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Addressing Speech and Swallowing Challenges in Parkinson’s: Effective Therapies and Techniques

Parkinson’s Disease: An Overview of Symptoms and Effective Speech Therapy Exercises

Parkinson’s disease (PD) is a progressive neurological condition that primarily affects the body’s control of movement.

Due to a disruption to the brain’s production of dopamine, individuals with PD may struggle to execute and coordinate body movement. As a result, many of the body’s motor pathways are interrupted, which can make everyday activities like walking, maintaining balance, speaking, and swallowing more challenging.

PD manifests differently in individuals. The disease impacts the strength and coordination of mouth and throat muscles to varying degrees. As these changes unfold, alterations in voice, speech, and swallowing functions may occur. Research suggests that up to 9 out of 10 individuals with PD will notice changes in their speech and voice over time, while fewer report challenges with swallowing.

While signs of change will understandably cause many to worry, we are here to assure you that many well-researched, evidence-based speech therapy exercises will improve both speech and swallow function for those living with PD. Recognizing and understanding symptoms will ensure you or your loved one obtain the most effective treatment as early as possible. Speech therapy for adults with PD will optimize the strength and function of skills and delay the progression of symptoms.

In this blog, we will review common signs and symptoms of speech and swallowing challenges in PD. Also, we outline effective speech therapy exercises to help you better understand techniques, benefits, and a specialized dysarthria treatment known as LSVT LOUD®. This treatment has been scientifically studied for over 25 years.

Speech and Voice Changes in PD

Difficulties with speech are prevalent and frustrating symptoms of PD. Changes to voice and speech arise due to disruptions in the neural circuits responsible for controlling the subsystems of the motor speech system. These include the muscles involved in breathing, phonating (voicing), resonance, pitch, and articulation. Similar to the slowing down of body movements experienced in PD, the strength and coordination of movements required for speaking also decrease. These types of voice and speech changes are termed dysarthria.

While symptoms of dysarthric speech can vary, it’s common for those with PD to experience hypokinetic dysarthria. This speech disorder is characterized by reduced volume, changes in rate of speech, and decreased vocal expressivity (monotone speech).

Speech-related issues commonly include:

  • Quiet Voice: Individuals with PD may note reduced vocal volume. This makes it difficult for others to hear them, especially in noisy environments.
  • Speech Rate Changes: Speech rate may become very fast and oral movements very small, negatively impacting intelligibility; in other instances speech may become slow and labored.
  • Monotone: The natural melody and intonation of speech may decrease, making it hard to express meaning through vocal tone.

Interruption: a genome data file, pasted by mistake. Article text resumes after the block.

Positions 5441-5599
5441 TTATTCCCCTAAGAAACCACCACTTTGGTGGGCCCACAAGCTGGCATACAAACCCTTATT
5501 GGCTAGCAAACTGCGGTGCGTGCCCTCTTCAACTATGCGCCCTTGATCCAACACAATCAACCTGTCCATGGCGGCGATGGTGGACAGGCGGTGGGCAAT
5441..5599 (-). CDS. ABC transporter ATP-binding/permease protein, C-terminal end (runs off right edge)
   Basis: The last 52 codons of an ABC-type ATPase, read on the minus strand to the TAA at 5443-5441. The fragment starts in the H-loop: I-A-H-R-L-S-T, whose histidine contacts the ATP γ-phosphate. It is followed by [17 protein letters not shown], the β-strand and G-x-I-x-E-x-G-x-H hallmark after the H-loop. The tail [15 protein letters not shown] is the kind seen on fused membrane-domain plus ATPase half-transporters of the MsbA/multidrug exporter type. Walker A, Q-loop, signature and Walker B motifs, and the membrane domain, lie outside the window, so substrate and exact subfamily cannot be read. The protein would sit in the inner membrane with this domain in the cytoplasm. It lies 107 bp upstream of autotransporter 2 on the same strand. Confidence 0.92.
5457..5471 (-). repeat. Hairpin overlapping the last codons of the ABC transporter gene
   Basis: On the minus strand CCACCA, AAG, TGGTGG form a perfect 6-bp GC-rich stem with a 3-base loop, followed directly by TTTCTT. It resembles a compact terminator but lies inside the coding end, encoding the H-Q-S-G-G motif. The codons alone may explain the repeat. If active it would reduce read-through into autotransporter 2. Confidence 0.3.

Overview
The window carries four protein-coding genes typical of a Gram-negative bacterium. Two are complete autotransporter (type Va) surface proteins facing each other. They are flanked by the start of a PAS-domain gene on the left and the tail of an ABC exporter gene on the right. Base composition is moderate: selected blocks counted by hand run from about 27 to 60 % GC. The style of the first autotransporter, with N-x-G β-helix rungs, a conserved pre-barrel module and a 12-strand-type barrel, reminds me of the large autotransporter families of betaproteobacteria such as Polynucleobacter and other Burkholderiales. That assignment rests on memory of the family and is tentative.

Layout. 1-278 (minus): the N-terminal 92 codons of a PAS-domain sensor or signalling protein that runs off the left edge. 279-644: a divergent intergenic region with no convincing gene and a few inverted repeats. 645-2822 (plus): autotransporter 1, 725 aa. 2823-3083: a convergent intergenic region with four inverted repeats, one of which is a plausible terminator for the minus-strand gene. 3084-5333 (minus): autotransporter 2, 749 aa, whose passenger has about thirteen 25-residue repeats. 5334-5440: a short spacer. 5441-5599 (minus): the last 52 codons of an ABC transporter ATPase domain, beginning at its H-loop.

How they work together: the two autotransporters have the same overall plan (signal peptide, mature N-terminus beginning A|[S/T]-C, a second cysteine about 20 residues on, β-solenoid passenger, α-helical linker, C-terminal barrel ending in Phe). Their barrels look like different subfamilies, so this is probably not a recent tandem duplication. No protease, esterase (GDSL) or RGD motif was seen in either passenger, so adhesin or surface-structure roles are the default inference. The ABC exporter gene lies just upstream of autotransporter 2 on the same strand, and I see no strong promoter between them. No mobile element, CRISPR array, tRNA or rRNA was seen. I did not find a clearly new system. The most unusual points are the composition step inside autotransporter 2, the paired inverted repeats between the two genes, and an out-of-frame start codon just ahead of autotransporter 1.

• Difficulty with Articulation and Pronunciation: It may be difficult to coordinate sounds, leading to imprecise articulation which affects overall crispness and clarity.
  • Hoarse Vocal Quality: The voice may sound breathy and raspy, making it difficult to hear and comprehend.
  • Stutter: Individuals with PD may acquire a stutter.

Changes in speech patterns can make it challenging to engage in social activities. This may be influenced by a mix of physical difficulties and anxiety that affect one’s comfort and confidence in communicating in various social contexts. These communication challenges go beyond the immediate struggle to convey messages; they can result in significant social and emotional consequences causing everyday activities to become more difficult to navigate. Regrettably, individuals with Parkinson’s disease frequently experience higher rates of depression and report a significant decline in their overall quality of life due to the complex nature of these communication challenges.

Swallowing Changes

PD-related neurological changes can sometimes affect the muscles of the mouth and throat giving rise to swallowing difficulties—or as it’s known medically, dysphagia.

Signs of dysphagia in PD commonly include:

  • Difficulty Initiating Swallow: Individuals with PD may experience challenges initiating the swallowing reflex. This can lead to delays or hesitations in the swallowing process.
  • Prolonged Meals: As PD leads to reduced muscle strength, individuals may require extended time to adequately chew and move food through the mouth to the throat.
  • Feeling like Food is Sticking in the Throat: As PD challenges the strength and coordination of muscles, it may require additional “effortful swallowing” to adequately propel food through the throat to the stomach. Hydration should also be monitored.
  • Coughing, Choking, or Respiratory Issues: These symptoms may be signs of aspiration. This occurs when food, liquid, or saliva enters the airway instead of the esophagus, which can lead to coughing, choking, or respiratory issues. Aspiration poses a risk of pneumonia.
  • Wet Vocal Quality: Aspiration (when food or liquid penetrates the airway) or difficulties effectively clearing food and liquid from the throat to the stomach can leave residue on the vocal folds causing a wet or gurgly vocal quality.
  • Weight Loss: Difficulty, fear, or discomfort in eating can lead to a decreased appetite and difficulty maintaining a healthy weight. This may result in unintended weight loss.
  • Anxiety, Fear, Apathy, or Disinterest in Food and Meal Time Activities: Meals may be prolonged and arduous due to muscle weakness affecting comfort, ease, and enjoyment of food and meals which may exacerbate or further contribute to experiences of fear and anxiety around eating.

Effective Therapies and Techniques

Voice and Speech Therapy Exercises: